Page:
Thanks to the James Webb Telescope scientists would have discovered the oldest galaxy in the universe


Last week we got a glimpse of what the James Webb Telescope could be capable of in space, presenting what would be the most detailed and deepest infrared images of the universe yet. However, his contributions go further and in so few months, many scientists have drawn conclusions about some aspects of the cosmos.

A group of researchers published an article in Arxiv, the scientific journal of Cornell University in the United States, where they point out that thanks to the James Webb Telescope it was possible to discover GLASS-z13,a galaxy dating from 300 to 400 million years after the Big Bang.

“We found two very compelling candidates for extremely distant galaxies,” says Rohan Naidu, one of the researchers. New Scientist. “If these galaxies are as far apart as we think they are, the universe is only a few hundred million years old at that point.”

[NASA: ¿Cuánto se gastó en el Telescopio Espacial James Webb?]

the oldest galaxy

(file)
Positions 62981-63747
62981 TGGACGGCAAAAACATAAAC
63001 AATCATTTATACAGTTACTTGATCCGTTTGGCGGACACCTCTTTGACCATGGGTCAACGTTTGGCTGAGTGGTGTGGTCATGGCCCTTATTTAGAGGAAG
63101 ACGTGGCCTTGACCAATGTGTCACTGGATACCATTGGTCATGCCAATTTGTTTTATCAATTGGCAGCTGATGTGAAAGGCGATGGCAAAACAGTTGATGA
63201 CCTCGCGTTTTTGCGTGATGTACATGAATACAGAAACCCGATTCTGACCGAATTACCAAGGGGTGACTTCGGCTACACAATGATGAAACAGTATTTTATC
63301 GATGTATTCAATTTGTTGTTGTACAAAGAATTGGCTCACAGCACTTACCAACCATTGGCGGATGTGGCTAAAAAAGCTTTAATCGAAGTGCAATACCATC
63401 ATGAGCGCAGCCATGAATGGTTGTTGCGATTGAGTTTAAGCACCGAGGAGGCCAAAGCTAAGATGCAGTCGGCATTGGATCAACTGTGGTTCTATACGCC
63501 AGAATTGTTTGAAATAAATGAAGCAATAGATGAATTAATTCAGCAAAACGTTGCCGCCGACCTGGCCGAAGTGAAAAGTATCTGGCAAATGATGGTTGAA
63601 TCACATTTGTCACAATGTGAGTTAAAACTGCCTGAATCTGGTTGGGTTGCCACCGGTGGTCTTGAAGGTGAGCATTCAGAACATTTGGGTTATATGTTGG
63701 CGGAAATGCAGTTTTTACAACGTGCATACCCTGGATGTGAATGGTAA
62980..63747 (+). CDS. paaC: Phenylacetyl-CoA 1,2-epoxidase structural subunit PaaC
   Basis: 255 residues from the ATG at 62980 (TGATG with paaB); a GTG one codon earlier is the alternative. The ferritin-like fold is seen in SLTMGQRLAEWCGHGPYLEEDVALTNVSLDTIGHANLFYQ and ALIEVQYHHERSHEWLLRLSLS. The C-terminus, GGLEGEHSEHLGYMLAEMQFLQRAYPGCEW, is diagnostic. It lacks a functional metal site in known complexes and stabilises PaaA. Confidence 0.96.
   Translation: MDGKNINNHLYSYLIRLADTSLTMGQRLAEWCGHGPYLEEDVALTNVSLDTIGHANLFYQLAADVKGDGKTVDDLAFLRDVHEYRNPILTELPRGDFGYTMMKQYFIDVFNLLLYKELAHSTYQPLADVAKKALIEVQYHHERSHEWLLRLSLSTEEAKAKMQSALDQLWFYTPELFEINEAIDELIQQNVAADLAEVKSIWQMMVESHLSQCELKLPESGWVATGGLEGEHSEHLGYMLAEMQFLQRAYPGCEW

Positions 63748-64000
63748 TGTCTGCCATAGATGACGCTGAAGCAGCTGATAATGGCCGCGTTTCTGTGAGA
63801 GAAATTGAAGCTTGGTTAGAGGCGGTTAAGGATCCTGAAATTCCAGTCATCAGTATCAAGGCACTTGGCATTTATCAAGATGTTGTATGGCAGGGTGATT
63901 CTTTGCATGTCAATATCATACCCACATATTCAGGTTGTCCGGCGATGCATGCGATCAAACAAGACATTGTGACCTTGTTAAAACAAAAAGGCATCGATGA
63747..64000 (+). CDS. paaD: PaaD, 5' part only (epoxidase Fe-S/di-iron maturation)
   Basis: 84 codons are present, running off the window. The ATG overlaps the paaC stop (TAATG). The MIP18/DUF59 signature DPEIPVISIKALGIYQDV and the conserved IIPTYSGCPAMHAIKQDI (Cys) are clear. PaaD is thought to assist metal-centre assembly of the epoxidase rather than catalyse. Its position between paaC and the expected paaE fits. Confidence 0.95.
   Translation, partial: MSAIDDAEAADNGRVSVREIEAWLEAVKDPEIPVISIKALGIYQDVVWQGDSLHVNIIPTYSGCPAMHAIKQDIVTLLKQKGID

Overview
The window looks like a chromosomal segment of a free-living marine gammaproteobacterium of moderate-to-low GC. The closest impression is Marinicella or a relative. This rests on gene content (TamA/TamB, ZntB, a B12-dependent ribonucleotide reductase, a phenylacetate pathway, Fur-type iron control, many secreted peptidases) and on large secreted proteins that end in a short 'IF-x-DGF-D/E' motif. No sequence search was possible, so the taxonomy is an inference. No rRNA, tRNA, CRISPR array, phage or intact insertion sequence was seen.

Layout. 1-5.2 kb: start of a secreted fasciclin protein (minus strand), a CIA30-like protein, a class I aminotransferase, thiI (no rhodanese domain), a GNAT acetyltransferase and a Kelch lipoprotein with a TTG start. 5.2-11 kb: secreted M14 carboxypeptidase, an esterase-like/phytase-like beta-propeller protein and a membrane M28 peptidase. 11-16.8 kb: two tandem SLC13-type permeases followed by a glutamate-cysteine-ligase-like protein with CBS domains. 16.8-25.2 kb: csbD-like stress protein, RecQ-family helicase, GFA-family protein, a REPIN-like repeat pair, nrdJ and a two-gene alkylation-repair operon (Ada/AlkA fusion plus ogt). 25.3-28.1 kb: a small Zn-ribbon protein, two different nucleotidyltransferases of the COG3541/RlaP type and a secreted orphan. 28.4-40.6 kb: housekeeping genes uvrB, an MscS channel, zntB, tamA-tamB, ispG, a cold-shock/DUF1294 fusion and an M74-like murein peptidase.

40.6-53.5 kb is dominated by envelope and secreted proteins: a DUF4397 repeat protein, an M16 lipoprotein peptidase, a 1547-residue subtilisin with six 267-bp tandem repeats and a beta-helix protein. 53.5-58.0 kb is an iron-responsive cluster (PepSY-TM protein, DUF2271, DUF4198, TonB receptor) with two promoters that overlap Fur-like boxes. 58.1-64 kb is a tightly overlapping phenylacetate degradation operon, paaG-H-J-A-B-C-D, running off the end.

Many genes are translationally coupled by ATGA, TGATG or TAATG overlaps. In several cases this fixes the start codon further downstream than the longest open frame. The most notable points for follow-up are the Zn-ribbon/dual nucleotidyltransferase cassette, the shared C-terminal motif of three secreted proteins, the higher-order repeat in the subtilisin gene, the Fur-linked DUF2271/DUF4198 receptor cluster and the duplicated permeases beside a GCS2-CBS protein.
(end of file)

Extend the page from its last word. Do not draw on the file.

This research has yet to be verified by space organizations for absolute proof, but its researchers are very optimistic about their finding.

“They are very compelling candidates,” adds Naidu. “We were pretty sure JWST would see distant galaxies. But we’re a little surprised at how easy it is to spot them.”

Well-known science writer James O’Donoghue took to Twitter to explain more about this distant discovery:

Before Webb, the farthest previously known galaxies in our universe were GN-z11 and HD1. As you can see from GN-z11’s name, its redshift factor, or “z,” was 11. Scientists said it existed when the universe was about 400 million years old. HD1 was discovered in April, however, and was the record holder for only a few months. Now it seems that GLASS-z13 existed at a time about 30 million years before HD1, specialized media point out.

If this is the magnitude of James Webb’s discovery in just weeks of operation, scientists automatically increase their expectations with possible discoveries in the coming months.

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